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a blog by Chris Barrow

Boundaries, Priorities and Compartmentalised Time

"Chris - could you please help us on this- As an owner/clinical couple we are having a problem with where work stops and where family time starts.

I often discuss -things to do- for the business - first thing in the morning. We both work during the day time, either in the clinic or doing admin without seeing each other, and then we catch up business again in the evening !!

I am sure you have worked with many clients with the exact same issue and you may be able to guide us in the right path to help us enjoy our family time better and spend quality time with our children. We are trying from today to have a business meeting between us 3 days a week during lunch break for 30 minutes without any staff interference. We are hoping this might reduce the problem but I am very looking forward to hearing from you on this."

Isn’t this one of the most common problems in couples ownership!

I have spent 25+ years reading emails like this.

There is only ONE solution.

The Dan Sullivan Entrepreneurial Time System - Free Days, Buffer Days and Focus Days and an agreement NOT to talk shop at home.

In my experience lunchtime meetings don’t work - too many distractions and a mind that isn’t focused.

You need complete sessions (three hours) dedicated to working ON the business and not IN the business.

1. Free Days - days when you do no work;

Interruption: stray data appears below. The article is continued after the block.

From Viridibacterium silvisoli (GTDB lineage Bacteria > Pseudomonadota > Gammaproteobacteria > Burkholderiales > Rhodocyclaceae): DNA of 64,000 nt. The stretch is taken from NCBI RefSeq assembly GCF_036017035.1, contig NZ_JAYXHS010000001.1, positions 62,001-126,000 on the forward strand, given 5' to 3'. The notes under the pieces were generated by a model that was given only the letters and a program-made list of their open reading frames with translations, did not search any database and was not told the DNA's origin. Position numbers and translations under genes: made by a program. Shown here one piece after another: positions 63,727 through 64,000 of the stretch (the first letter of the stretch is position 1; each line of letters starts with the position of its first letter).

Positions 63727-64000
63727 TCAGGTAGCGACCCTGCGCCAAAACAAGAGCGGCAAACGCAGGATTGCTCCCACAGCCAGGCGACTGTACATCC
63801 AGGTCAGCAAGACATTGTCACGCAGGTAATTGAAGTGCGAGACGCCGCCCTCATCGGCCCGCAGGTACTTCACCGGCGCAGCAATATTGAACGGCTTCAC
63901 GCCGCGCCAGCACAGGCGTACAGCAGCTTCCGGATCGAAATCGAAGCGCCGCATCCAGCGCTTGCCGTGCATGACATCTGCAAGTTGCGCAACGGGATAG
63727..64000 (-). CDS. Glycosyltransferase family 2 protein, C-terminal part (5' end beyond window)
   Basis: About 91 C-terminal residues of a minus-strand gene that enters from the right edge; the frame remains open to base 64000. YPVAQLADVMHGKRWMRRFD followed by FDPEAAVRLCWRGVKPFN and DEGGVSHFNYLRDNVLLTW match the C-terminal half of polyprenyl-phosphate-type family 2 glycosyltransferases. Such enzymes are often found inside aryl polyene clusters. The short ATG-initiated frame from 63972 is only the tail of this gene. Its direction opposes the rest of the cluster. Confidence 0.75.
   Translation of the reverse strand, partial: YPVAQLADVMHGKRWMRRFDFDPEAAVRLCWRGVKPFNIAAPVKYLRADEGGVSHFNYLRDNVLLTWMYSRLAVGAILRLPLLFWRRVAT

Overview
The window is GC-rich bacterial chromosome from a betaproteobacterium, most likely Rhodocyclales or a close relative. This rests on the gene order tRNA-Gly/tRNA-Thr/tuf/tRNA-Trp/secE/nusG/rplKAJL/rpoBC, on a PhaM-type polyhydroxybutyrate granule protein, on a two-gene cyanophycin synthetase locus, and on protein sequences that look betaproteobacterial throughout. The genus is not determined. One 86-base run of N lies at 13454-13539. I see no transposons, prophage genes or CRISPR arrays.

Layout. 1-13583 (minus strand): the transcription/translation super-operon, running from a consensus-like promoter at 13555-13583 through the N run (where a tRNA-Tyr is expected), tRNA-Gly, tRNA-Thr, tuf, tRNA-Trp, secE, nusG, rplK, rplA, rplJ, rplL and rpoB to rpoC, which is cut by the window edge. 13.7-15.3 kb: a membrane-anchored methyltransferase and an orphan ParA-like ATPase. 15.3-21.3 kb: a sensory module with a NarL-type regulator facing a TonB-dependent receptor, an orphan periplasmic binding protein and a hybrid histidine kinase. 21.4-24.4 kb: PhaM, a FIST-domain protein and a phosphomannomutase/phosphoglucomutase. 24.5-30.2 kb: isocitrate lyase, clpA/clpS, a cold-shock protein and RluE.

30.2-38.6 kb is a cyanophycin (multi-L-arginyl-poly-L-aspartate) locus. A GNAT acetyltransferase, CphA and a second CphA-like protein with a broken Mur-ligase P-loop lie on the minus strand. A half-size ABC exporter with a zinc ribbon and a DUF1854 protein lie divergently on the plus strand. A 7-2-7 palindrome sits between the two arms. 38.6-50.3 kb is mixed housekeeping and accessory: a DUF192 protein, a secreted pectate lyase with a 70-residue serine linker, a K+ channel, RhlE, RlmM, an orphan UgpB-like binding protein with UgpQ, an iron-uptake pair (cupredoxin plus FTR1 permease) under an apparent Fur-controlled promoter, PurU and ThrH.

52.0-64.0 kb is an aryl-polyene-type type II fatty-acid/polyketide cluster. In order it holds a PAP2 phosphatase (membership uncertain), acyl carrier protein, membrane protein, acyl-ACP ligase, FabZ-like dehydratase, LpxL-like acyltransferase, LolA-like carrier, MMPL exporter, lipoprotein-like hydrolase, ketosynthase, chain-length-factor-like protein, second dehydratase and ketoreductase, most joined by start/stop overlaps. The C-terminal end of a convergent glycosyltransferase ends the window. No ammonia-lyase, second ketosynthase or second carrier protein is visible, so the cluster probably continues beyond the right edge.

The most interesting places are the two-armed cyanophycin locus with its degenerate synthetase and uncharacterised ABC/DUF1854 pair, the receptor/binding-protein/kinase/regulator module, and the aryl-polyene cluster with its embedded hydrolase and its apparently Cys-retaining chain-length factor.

2. Buffer Days - days when you do all your preparation, planning, management;

3,. Focus Days - days when you earn the money by doing clinical.

Until such time as you can stop doing clinical (ASAP) and then the focus days become days working ON the business as well.

I first discovered Sullivan's Time System back in 1993 and it was another two years before I summoned up the courage to open a year calendar in August 1995 - for 1996 - and plan out the three types of day mentioned above.

I have used the same system ever since, only distracted by major life issues or global pandemics.

When I was raising a young family I realised that the nature of my work/travel was that I would rarely be home during weekday evenings and so compensated for that by ensuring that weekends were free and that there were always 10-12 weeks of vacation each year.

Even now that the kids are grown and gone, I still plan 11 weeks staycation/vacation this year.

Work is a hungry monster with an insatiable appetite that will devour you if you allow it to. You have to tame the beast by creating hugely strong boundaries, by establishing the truly important priorities and compartmentalising your time in the way that Sullivan suggested.

Easily the best business advice I ever had.

I'm 67 years old and if I had spent more time at work over the last 51 years that I've been in gainful employment, my life would NOT have been any better.

My (adult) children don't reminisce about how I succeeded in business - they remember the holidays, the Saturday movie nights and the fun.

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